On this episode of the Making Marketing by Digiday, we recap the big themes that emerged for marketers this year, from agency consolidation to marketing evolving as a driver of business. Excerpts appear below:
Brands want to be more and do more.
“You go to strategy meetings and they used to be about ‘we’re going to launch this product in this quarter and this product in next quarter,’” said Vimla Black Gupta, CMO at Equinox. “Well now it’s about ‘what’s the experience that you’re going to provide for this consumer, so he or she can realize this fundamentally beautiful lifestyle,’ because that’s what, at the end of the day, is really going to dictate your beauty. So the merging of beauty and wellness has fundamentally changed companies, but, quite frankly, it’s also created seismic opportunity.”
“[It’s] challenging to stay current with everything going on in the landscape. You can’t be reactive; you need to be trying and testing out new things,” said Jennifer Breithaupt. “We’ve been thinking about making sure we do something first. We want to do at least one thing first in six months. [We want to] make everything contextually more relevant. For example, using AI to think about how we’re showing up, where we’re showing and be more relevant.”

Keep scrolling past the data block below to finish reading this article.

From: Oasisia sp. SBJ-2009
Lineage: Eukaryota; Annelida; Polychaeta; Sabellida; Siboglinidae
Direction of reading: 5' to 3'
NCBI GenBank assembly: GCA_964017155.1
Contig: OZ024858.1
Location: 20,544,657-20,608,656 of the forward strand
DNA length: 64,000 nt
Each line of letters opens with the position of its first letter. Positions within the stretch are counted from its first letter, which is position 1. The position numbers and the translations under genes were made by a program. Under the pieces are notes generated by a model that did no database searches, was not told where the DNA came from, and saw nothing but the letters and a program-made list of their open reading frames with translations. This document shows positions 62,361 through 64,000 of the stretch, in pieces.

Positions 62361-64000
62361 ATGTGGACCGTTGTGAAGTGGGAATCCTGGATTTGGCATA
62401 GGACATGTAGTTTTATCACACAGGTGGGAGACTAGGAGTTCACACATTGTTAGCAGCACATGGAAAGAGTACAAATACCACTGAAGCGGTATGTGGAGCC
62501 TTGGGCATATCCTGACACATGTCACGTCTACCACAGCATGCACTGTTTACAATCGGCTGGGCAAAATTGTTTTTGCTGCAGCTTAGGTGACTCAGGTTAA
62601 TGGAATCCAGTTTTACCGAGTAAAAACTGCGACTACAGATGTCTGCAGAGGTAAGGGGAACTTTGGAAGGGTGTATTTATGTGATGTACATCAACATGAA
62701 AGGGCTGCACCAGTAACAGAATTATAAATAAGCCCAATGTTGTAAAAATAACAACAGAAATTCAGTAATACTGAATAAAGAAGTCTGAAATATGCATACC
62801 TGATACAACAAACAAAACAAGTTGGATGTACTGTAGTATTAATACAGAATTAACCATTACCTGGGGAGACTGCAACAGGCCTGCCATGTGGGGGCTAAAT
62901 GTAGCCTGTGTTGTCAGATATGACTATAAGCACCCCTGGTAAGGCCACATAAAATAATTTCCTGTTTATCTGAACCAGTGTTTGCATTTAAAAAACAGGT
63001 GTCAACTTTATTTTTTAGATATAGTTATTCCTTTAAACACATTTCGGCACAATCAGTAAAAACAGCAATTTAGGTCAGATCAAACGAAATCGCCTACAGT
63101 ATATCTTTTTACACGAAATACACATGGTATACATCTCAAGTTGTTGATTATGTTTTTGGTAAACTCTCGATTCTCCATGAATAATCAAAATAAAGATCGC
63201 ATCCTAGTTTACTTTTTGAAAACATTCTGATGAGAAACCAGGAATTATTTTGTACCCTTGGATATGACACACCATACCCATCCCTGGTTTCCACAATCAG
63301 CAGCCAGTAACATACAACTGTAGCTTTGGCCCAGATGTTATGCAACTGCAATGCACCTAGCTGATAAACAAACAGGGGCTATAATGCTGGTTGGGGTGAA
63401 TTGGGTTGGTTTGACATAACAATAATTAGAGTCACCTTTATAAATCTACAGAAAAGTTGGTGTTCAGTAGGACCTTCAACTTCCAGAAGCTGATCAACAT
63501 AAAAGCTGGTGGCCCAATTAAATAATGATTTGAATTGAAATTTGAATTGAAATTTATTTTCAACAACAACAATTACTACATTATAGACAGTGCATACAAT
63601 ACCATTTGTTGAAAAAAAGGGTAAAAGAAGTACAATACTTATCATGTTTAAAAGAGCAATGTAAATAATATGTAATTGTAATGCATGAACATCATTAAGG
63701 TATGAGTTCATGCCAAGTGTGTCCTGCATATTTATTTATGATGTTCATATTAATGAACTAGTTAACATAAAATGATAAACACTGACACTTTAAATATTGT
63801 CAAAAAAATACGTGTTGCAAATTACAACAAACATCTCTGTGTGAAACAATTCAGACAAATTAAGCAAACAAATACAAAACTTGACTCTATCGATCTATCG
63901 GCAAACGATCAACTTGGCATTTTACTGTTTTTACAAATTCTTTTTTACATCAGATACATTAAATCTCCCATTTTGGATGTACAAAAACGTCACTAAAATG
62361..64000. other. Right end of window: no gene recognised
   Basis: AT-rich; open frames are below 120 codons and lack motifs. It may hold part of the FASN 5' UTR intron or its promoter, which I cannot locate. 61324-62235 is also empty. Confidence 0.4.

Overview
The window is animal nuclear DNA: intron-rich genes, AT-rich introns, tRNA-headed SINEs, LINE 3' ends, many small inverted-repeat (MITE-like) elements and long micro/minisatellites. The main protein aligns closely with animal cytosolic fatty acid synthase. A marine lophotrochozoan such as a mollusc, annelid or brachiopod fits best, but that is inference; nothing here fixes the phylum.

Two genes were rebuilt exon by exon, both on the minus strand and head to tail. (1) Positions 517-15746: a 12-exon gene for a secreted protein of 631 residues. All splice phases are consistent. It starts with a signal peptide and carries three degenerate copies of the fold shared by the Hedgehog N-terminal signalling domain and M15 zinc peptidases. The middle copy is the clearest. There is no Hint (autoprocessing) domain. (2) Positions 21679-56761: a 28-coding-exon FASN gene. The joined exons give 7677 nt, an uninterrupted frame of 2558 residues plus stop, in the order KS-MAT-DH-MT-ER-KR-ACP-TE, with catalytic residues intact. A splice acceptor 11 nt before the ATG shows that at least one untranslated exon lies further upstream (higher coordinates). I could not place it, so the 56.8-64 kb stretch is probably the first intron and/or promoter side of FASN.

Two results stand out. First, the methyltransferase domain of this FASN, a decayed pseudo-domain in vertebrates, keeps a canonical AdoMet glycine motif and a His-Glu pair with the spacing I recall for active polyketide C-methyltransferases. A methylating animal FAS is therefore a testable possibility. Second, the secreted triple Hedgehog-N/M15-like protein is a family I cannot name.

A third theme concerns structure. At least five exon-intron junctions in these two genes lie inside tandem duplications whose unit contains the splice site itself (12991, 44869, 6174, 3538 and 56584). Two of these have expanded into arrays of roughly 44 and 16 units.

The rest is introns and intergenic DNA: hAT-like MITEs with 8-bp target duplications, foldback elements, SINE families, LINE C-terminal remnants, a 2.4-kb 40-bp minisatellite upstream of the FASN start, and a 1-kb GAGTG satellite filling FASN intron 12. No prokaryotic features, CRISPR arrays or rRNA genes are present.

Agencies need to reinvent to be relevant again.
“I think the biggest concern for the holding company model, and agencies in general, is fixing themselves,” said Nick Law, CCO at Publicis. “I think the competitive set will take work from the industry, but it won’t take all the work. The sort of work it takes will depend a lot on how the holding companies, and the industry, reinvents itself.”
“What’s problematic with our industry is not only do they not move into the new things, but they move off of things to more shiny objects before it’s time to do that,” said Bob Greenberg, chairman and CEO of R/GA. “And they’re not really great at taking chances, so what happens is they rely on being quite good at talking the talk without walking it. Some people don’t realize that our business, when you go back to the Mad Men era, is about the art of persuasion. So you can talk the talk better than anybody else, and the clients have to look past many levels to see what their work is really like, and they’re doing that. That’s what is creating a lot of the deconstruction.”
“There’s a clear collection of agencies that work together that have efficiencies and can create integration,” said Jon Cook, global CEO at VMLY&R.“This merger [of VML and Y&R] is an example of it. We’re seeing a renaissance of the brand names that make up the integration. Integration is happening and it needs to happen more. There is a demand for integration but they don’t want faceless and nameless integration. Brands matter. Clients respect that we have our own. Brands are not worrying, selfish tribe. A brand is having an expectation of who they are and how they operate. There’s nothing wrong with that.”